Just two weeks ago, we talked about the new “Fast-Track” program by the U.S. Patent and Trademark Office (USPTO) designed to expedite the patent process.
Fast-Track: meet speed bump.
The USPTO has announced that, as a result of the new budget signed by President Obama on April 15, the agency won’t be able to go forward with fast-track patent review as previously planned. Under the fiscal year 2011 budget, the office will see its budget limited to $2.09 billion (less than the $2.3 billion the Obama administration had pushed for) and, more importantly, will lose the ability to spend all the fees it collects. The USPTO has long been used to its funds being diverted, and this year will be no exception.
The planned patent fast track would have allowed inventors to submit their patent applications with an extra $4,000 fee and be guaranteed complete examination within 12 months (for a time savings of between one-and-a-half and two years, on average). The program was scheduled to go into effect on May 4, 2011.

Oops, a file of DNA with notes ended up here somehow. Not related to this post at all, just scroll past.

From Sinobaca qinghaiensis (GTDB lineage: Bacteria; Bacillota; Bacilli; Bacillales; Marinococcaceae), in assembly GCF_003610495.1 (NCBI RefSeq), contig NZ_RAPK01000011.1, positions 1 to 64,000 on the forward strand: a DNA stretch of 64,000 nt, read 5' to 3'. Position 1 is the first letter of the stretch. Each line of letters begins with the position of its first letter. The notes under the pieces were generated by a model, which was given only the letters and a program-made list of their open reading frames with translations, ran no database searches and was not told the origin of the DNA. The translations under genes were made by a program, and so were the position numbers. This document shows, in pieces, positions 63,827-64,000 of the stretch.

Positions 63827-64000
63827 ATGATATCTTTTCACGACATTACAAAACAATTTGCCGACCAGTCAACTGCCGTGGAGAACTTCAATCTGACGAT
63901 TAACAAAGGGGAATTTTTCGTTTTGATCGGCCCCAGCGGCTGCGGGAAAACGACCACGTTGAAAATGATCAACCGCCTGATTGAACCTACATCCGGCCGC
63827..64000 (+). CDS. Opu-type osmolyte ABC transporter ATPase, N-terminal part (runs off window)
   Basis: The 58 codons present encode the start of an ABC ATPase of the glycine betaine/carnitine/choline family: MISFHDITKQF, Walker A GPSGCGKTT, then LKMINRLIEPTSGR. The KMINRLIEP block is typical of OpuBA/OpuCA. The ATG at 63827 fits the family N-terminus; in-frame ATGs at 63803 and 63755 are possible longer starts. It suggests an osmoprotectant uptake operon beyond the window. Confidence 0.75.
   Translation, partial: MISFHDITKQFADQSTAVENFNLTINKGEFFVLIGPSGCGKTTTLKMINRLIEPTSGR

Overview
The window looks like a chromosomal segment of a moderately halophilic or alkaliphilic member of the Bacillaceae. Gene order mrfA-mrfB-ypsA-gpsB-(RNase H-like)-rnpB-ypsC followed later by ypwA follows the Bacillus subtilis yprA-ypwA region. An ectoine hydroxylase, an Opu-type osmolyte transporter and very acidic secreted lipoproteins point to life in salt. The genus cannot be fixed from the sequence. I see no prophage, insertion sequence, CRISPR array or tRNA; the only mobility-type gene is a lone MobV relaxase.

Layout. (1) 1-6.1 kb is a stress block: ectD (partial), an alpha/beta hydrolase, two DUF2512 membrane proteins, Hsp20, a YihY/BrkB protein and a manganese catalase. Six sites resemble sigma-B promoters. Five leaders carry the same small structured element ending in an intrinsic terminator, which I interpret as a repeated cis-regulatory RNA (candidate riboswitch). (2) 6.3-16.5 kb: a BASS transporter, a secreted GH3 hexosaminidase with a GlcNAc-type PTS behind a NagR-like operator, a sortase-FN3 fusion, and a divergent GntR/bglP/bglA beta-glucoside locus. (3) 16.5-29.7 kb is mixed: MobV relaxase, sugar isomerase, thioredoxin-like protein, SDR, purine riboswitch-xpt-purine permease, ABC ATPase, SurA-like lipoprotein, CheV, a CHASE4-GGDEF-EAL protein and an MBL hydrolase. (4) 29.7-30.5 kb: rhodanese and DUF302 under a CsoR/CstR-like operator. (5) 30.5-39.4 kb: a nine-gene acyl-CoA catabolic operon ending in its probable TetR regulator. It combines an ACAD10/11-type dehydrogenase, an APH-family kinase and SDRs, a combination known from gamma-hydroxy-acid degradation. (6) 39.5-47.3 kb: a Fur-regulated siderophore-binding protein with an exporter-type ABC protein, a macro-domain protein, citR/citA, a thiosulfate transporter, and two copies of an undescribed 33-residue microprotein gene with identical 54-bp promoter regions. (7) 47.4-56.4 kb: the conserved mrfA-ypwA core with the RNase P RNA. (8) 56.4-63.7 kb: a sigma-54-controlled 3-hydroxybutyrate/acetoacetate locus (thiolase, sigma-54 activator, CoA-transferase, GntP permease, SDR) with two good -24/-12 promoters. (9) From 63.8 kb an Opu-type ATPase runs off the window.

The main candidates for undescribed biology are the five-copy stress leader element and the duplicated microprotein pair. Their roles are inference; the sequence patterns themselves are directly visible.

The patent fast-track isn’t the only program to take a hit as a result of the new budget. The USPTO has also cancelled plans to open a satellite office in Detroit, frozen hiring for both new positions and backfills, scaled back information technology projects, reduced employee training, and suspended overtime. And work on foreign patent programs, like the Patent Cooperation Treaty, is being scaled back. In short, the office responsible for Americans’ innovations is being hamstrung in its own efforts to innnovate. Americans should be concerned.
According to David Kappos, USPTO director: “Trademarks is unaffected and will maintain normal operations.”
Bloomberg notes that President Obama is requesting $2.6 billion for the fiscal year 2012 budget for the USPTO, so perhaps the fast track isn’t quite dead yet – but it most likely won’t be resurrected before the end of fiscal year 2011 on September 30.
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